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by Garrett Ashley



Literary magazines are everywhere. I feel like this gets said a lot: literary magazines are everywhere. But so are art galleries and museums. In the state of Alabama alone, there there are dozens, though each is unique, catering to specific audiences and periods of time.


To me, literary magazines feel like a cousin of these art galleries and museums. They're collections of voices spanning generations; if the publishing industry tracks what people are interested in reading, literary magazines aim to track the progress of human interaction and expression. Ideally, editors care less about what's going to sell their journal and more about the freshness of the work they receive. The work in literary magazines is reflective of an implied generational growth; to that end, I believe a good story or poem should show us who we are now, how far we've come, and what we as a collective of people want. 

With this in mind, literary magazines are worthy of greater attention, but are usually underfunded and overlooked. Whereas art galleries and museums have a certain curb appeal and can theoretically draw the attention of anyone passing by on the street, literary magazines remain mostly invisible to the public; many book stores don't carry these publications, and if they do, they're hidden away. Most people know what an art gallery is, but if you've ever held a literary magazine in your hands, had some discussion about a volume you liked, a particular cover artist, or a poem that hasn't gone viral but should, you might be part of a college English program.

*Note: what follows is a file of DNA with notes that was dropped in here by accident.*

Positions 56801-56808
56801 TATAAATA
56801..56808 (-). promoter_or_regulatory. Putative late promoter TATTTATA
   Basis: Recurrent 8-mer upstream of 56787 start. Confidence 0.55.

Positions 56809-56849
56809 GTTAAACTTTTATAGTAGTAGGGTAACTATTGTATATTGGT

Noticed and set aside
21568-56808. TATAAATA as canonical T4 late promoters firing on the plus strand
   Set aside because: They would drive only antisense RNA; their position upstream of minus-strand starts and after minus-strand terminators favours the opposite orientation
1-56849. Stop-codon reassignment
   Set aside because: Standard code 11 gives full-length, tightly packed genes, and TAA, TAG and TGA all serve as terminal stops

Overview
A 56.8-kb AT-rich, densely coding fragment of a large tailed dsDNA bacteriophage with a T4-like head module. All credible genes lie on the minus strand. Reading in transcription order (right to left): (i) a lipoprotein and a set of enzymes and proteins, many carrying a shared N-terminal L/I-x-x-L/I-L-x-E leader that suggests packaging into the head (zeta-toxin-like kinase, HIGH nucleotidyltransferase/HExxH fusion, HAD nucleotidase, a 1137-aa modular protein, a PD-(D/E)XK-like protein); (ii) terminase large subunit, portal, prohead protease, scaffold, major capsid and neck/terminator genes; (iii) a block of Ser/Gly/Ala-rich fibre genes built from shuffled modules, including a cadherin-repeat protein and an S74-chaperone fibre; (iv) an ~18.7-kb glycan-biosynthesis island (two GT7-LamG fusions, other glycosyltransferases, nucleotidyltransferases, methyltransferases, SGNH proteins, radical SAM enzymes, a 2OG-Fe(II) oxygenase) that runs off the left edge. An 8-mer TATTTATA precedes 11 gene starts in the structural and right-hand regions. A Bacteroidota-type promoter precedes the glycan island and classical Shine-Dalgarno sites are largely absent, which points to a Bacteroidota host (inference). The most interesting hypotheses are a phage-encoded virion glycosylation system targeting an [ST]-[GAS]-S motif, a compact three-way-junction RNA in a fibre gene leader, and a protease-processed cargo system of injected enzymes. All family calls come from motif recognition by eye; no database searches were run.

Another important reason literary magazines deserve greater visibility is the potential for accessibility on the part of the writer. While a college-level writing education can cost money, literary magazines offer an alternative path; the tools for a writer are somewhat affordable, and there are hundreds of free online journals to read and learn from. More people than you know, too, have participated in the writing life in some way or another, and you may discover some surprising voices that you might not have heard about otherwise. When we talk about underrepresented voices, we should not forget to include the voices of writers who have never held a literary magazine in their hands or found one online.

The Tuskegee Review seeks to add to the myriad of literary magazines out there, even knowing the risks in doing so. Potentially low readership, lack of funding, and large amounts of spent time and energy will always be obstacles to our mission of having an outlet for marginalized writers to share their voices, and for the students at Tuskegee to hold editorial positions. But it will be worth the risks.

The work published in our first issue of Tuskegee Review comes from the students, faculty, and staff of Tuskegee University, and was catered by volunteer editors and students of ENGL 402, Advanced Contemporary Writing. Our plan going forward will be to extend beyond the scope of Tuskegee; efforts will be made to promote the magazine and acquire work and readership outside of our local network with national and international submissions. This may take time, and development will surely be rocky, but we accept the challenge, and the door will also always be open for our students to let their voices be heard as well.


When we reopen to submissions, the editors and I will be looking forward to reading your work.

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